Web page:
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The Maturation of the
Infant Microbiota

The moment we enter the world, microbes colonize our bodies. And depending on how and where we're born, we're colonized by different types of microbes. However, a recent study of maternal-infant pairs suggests that the effect of caesarean birth on the microbiota assembly is rather small or non-existing.

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The maturation of the infant microbiota

In adults, body sites such as the skin, oral cavity, gut and vagina are characterized by distinct microbial communities. For example, Streptococcus species generally dominate the oral cavity, whereas Lactobacillus species are generally characteristic for the vagina (1). It is not completely understood how the microbiota assembles and when body site differentiation is achieved. Furthermore, how this assembly process may be altered by exogenous factors, such as mode of delivery and breastfeeding practises, is not fully understood. Nonetheless, several studies have shown that babies born by caesarean delivery harbour a different microbiota than babies born by vaginal delivery. However, a recent study of maternal-infant pairs suggests that the effect of caesarean birth on the microbiota assembly is rather small or non-existing (2). 

 

 

The infant microbiota _803

 

     Illustration by Nishant Choksi

 

This study assessed the microbiota 6 weeks after delivery across the skin, oral cavity, nostrils and gut, in both mother and child. Unlike the maternal microbiota, whose microbiota composition was primarily driven by the body sites, the neonatal microbiota did not demonstrate strong body site differentiation. 

 

By 6 weeks of age, however, the infant microbiota seemed to be primarily driven by body site differences, similarly to that of the maternal microbiota. The effect of caesarean mode of delivery on the composition of the microbiota was also determined. It was found that although patterns of microbial composition in neonates were influenced by mode of delivery at birth, these differences were absent in the infants at 6 weeks of age. This study shows that the infant microbiota undergoes substantial reorganization within the first 6 weeks of lifewhich is primarily driven by body site and not by mode of delivery. This selection may however be influenced by other factors, such as use of antibiotics and breastfeeding practises.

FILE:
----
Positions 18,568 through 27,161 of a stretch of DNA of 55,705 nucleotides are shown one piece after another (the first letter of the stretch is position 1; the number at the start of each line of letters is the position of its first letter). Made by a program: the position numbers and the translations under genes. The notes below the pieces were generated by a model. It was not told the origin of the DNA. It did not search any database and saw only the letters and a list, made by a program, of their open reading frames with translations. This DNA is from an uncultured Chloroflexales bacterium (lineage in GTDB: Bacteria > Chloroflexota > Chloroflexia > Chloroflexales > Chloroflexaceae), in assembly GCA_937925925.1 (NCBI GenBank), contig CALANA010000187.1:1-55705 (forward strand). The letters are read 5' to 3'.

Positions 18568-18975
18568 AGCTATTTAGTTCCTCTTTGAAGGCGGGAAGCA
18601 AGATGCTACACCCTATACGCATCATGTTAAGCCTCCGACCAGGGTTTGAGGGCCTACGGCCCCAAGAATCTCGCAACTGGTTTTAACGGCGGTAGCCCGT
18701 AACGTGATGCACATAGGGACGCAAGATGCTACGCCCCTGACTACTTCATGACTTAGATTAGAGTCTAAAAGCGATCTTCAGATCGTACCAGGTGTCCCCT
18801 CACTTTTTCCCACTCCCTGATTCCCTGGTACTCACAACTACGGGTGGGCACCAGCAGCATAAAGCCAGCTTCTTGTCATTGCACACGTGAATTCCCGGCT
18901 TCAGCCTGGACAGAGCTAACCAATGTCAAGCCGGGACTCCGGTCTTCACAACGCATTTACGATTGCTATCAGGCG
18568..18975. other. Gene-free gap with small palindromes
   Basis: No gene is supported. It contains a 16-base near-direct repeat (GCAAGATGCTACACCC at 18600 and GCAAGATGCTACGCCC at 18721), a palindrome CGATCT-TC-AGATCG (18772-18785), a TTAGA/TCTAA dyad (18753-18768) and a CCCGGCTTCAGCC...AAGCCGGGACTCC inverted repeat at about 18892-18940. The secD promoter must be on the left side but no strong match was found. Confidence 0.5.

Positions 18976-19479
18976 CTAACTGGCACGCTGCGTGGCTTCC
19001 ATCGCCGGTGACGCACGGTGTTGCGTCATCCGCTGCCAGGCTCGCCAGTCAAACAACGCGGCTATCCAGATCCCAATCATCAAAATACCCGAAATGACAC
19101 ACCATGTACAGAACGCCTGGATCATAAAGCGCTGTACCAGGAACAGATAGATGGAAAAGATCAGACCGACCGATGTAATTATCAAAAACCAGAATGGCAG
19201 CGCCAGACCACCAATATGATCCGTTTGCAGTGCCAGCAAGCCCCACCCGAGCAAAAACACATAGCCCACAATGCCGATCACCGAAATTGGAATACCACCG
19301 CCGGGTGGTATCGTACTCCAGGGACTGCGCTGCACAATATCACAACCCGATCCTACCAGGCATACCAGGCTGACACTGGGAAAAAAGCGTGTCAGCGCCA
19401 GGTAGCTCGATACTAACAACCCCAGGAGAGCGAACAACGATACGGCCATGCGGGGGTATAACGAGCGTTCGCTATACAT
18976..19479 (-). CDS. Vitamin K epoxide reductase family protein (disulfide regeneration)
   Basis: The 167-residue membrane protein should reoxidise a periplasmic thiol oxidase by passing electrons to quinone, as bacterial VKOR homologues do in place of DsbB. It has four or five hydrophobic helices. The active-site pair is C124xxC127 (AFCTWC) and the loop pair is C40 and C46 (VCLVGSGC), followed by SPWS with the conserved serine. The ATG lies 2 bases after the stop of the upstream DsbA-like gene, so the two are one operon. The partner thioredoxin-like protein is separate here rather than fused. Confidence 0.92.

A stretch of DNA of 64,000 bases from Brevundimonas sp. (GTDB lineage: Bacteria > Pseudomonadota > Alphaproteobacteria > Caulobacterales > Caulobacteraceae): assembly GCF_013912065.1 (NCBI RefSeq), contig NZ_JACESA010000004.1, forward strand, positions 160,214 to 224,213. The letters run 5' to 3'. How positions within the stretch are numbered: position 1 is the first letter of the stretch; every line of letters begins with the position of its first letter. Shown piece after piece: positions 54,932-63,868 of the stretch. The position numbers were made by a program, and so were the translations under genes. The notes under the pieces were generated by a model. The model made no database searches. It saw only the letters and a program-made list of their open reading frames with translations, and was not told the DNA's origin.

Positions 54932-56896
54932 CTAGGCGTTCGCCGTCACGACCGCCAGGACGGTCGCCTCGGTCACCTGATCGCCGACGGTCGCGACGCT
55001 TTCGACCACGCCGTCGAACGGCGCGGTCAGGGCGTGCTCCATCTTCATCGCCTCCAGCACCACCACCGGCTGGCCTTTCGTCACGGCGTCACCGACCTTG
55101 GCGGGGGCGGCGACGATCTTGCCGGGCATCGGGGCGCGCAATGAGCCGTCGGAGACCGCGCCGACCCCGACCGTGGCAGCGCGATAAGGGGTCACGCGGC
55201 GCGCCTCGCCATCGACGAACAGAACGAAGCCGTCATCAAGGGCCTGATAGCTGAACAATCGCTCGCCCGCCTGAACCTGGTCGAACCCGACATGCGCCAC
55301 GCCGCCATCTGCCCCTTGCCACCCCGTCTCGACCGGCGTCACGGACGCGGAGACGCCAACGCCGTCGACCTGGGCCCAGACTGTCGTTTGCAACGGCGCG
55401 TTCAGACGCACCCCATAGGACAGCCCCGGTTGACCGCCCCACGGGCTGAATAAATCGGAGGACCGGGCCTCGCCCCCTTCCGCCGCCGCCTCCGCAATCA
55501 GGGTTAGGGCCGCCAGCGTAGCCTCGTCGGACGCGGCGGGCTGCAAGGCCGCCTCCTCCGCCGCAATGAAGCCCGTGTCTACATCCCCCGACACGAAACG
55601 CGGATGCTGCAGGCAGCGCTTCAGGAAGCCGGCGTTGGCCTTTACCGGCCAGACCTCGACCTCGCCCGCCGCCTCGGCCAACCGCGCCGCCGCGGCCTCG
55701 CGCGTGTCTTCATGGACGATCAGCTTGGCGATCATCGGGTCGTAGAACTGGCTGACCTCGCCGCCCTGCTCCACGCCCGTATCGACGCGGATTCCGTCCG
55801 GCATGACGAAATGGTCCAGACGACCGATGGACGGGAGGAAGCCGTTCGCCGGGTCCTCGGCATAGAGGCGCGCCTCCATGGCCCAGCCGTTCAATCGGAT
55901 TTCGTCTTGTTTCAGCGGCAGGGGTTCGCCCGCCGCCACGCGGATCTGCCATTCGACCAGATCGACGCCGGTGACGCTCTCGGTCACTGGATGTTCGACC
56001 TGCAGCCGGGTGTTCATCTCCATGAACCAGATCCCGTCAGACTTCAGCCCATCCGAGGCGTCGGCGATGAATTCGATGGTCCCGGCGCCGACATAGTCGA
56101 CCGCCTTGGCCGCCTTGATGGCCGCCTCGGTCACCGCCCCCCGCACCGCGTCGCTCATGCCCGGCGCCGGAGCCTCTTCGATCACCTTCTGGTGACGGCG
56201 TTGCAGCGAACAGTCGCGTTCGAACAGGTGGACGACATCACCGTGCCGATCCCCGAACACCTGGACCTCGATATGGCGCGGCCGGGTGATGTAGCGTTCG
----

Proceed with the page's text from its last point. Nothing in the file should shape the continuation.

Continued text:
Further research should determine the exogenous factors that may alter the assembly process. This could then result in early-on interferences that will ensure the assemble of a well-functioning microbiota. 

 

Our bodies have many habitats, each with their own characteristics. Each habitat is home to a different population of microbes
Read the scientific article 

References

 

(1)   Costello EK, Lauber CL, Hamady M, Fierer N, Gordon JI, Knight R. Bacterial Community Variation in Human Body Habitats Across Space and Time. Science. 2009;326(5960):1694-7.

(2)   Chu, D. M., Ma, J., Prince, A. L., Antony, K. M., Seferovic, M. D., & Aagaard, K. M. (2017). Maturation of the infant microbiome community structure and function across multiple body sites and in relation to mode of delivery. Nature Medicine23(3), 314-326

 

 

 

The infant microbiota

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